Supporting a Teen with Mental Illness
27 Nov 2018
Supporting a Teen with Mental Illness
As a parent of a teen experiencing mental illness, you provide critical support.
By Dr Anne Honey
As part of my research, I interviewed 26 young people who had experienced mental illness, about their perspectives on parent support. Here are some of their thoughts.
Teens found it most helpful when parents made a concerted effort to adjust their ways of interacting by becoming more sympathetic and tolerant, less strict, and less likely to argue with or yell at young people. These changes are not about reversing ‘bad’ parenting, but about responding to a new situation with a new approach. Teens appreciated parents who appeared calm about the illness and displayed confidence and optimism, for example pointing out their teens’ progress and achievements, and modelling a belief in their ability to cope and to get well again.
Don’t expect a ‘quick fix’. Some teens felt an unhelpful pressure to get ‘better’ immediately so as not to ‘disappoint people’. Others described how parents tried to change them by scolding or teasing them about their behaviour. The most common unhelpful response was when parents displayed distress, anger, desperation, frustration, self-blame and hopelessness. Teens found these reactions distressing, discouraging and guilt-inducing, and felt that they made things worse. As one young person put it, ‘In terms of looking after someone who’s got mental health issues, it’s important not to deal with your personal reactions about that too much with them.’
Show your concern and commitment
Teens liked to know that their parents were concerned and saw their mental health as a high priority. Parents showed this in many ways, such as seeking information about the illness and treatments, asking teens about their experiences, and spending extra time with them, even taking time off work to look after them or take them to appointments.
It was critical for teens to see parents as a reliable and unwavering support, which they often described simply as ‘being there’.
Image: Visual Ideas/Nora Pelaez/Blend Images/Thinkstock
‘Just being understood’ was critical. Teens who felt able to talk to their parents about ‘deep things like how I feel and why I feel like that’, found that it really helped. Others wished their parents were more open to this. One teen explained that, ‘She thinks I don’t want to do that... but I wouldn’t not do it if she opened up the conversation. I wish she’d try and delve into it deeper’.
Some teens felt unable to explain what they didn’t understand themselves, or had difficulty putting their thoughts and feelings into words. These teens needed patience and support – sometimes from health professionals – to express themselves. Other teens did not want to talk to parents. Some wished to avoid thinking about their problems. Others believed, from experience, that their parents would respond in punitive or ‘emotionally messy’ ways or would simply not understand.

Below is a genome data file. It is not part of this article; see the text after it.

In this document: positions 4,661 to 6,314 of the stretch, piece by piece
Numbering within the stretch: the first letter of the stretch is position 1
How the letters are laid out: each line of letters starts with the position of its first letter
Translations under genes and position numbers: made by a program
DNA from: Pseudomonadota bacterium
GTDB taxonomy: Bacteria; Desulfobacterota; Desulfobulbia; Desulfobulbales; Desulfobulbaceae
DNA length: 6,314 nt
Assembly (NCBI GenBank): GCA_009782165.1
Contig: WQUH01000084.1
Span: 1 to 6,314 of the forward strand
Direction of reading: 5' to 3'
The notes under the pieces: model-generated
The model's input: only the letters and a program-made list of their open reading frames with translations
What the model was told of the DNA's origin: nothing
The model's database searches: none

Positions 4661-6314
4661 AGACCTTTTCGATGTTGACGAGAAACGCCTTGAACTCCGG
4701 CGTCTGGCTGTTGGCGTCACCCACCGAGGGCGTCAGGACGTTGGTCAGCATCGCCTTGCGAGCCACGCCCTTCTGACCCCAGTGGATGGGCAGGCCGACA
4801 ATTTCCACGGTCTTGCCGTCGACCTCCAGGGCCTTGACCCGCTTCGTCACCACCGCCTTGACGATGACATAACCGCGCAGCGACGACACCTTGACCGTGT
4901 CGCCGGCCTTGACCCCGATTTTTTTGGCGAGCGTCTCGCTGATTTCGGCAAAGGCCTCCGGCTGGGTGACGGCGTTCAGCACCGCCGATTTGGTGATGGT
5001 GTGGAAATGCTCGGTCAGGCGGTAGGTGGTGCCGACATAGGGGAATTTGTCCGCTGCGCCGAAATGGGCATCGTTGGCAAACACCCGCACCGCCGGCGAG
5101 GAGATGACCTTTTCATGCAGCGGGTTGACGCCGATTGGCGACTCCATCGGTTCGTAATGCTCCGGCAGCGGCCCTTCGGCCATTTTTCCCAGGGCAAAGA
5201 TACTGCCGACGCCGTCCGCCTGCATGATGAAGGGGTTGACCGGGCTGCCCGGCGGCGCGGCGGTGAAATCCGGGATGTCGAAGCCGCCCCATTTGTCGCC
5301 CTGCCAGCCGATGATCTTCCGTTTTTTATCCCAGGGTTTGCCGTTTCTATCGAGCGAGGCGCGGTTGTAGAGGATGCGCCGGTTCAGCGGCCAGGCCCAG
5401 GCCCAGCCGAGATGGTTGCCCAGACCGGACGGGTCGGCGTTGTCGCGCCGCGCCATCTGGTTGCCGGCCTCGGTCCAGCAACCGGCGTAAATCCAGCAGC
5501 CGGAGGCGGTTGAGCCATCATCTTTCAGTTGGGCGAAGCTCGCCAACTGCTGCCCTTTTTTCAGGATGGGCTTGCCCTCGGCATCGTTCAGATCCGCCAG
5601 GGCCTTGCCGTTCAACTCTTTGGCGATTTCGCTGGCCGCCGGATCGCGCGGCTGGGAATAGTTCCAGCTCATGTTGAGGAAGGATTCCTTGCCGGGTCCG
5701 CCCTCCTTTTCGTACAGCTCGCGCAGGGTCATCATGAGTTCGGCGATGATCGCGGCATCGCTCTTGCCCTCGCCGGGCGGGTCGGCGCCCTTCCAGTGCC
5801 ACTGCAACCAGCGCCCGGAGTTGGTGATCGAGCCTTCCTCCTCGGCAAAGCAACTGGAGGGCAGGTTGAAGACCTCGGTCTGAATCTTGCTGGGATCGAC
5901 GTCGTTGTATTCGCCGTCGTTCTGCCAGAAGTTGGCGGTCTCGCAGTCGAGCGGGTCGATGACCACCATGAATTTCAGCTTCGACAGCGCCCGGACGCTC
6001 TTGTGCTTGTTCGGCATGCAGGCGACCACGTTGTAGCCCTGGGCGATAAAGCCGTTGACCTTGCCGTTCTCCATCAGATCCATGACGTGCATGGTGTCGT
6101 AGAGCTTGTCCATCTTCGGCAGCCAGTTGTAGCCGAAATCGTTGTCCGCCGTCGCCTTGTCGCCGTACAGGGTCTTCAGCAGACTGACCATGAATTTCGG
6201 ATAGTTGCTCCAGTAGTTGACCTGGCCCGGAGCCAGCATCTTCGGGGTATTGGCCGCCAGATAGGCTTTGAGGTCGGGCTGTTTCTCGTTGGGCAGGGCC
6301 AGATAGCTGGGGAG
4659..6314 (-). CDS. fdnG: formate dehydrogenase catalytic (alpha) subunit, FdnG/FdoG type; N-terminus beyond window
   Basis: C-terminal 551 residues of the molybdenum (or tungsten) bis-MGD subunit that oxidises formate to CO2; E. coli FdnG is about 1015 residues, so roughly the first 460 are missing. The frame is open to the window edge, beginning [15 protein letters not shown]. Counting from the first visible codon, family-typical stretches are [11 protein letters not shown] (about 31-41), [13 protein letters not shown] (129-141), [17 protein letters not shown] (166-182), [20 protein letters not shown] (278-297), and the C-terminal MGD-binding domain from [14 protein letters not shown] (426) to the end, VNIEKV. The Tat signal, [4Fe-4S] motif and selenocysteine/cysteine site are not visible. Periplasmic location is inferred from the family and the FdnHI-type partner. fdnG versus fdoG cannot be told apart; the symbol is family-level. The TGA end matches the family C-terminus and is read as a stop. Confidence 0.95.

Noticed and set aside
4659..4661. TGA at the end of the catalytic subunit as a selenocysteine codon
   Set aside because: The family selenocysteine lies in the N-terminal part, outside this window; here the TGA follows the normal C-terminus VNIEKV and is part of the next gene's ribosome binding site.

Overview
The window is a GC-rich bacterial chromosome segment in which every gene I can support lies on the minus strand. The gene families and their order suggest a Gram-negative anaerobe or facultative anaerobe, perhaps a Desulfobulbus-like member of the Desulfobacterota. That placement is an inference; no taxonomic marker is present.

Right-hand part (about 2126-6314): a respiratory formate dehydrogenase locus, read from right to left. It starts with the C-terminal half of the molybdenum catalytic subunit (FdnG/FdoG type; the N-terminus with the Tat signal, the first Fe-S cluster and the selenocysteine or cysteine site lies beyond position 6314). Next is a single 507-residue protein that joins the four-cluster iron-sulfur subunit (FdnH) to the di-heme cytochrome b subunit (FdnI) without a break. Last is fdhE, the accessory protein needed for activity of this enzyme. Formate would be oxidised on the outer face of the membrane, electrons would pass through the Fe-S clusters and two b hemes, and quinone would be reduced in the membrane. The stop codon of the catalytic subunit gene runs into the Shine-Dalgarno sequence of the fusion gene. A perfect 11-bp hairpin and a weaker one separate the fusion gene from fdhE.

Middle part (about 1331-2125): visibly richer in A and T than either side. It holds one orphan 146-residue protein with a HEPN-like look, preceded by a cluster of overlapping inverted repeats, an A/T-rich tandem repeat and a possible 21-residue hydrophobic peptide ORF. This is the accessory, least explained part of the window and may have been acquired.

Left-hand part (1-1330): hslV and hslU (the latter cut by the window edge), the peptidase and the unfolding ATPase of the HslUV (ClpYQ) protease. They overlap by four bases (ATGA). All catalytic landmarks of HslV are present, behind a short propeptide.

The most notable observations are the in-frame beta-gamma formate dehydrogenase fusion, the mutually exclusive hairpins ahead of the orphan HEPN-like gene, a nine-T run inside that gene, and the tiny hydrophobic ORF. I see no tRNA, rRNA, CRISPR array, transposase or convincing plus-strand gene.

Get other support
For most teens, their parents were the driving force in getting professional treatment, and teens tended to appreciate this, at least in retrospect. They also appreciated parents who ‘took my side’ with health professionals, schools and even other family members by explaining the situation and encouraging others to be supportive.
Help me do ‘the right thing’
Teens talked about how their parents encouraged them to do things that were good for them and their mental health, such as following their treatment plan, participating in everyday activities, and preventing self-harm. Teens most appreciated it when parents facilitated these things by providing funding and transport. Strategies like reminding, giving advice, keeping a watchful eye and even bargaining with money and privileges could also motivate teens to act in their own best interests. However, there was a fine line between helpful persuasion and unhelpful ‘nagging’, criticising, or being ‘bossy’. Even where parents used their authority and removed their teens’ choice, teens sometimes appreciated this in retrospect, or at the time, thinking that ‘later on I’m going to look back and I’m going to see that she was right all along’.
Teens’ reactions were shaped largely by whether they saw parents’ actions as indicators of genuine concern, as rational and well considered, and as reflecting both an understanding of their situation and a confidence in their recovery – beliefs clearly linked to the tips above.
Unfortunately, there is no formula for how to care for a teen experiencing mental illness. In the words of one teen, ‘You really can’t be a perfect parent. There’s no way you can get it right all the time. Like if you get it right a quarter of the time you’re doing great.’
Dr Anne Honey is a Senior Lecturer in Occupational Therapy at the University of Sydney. Her research focuses on illuminating the perspectives of people experiencing mental illness and their families, with a particular emphasis on the interactions between mental illness, social context, family support and wellbeing.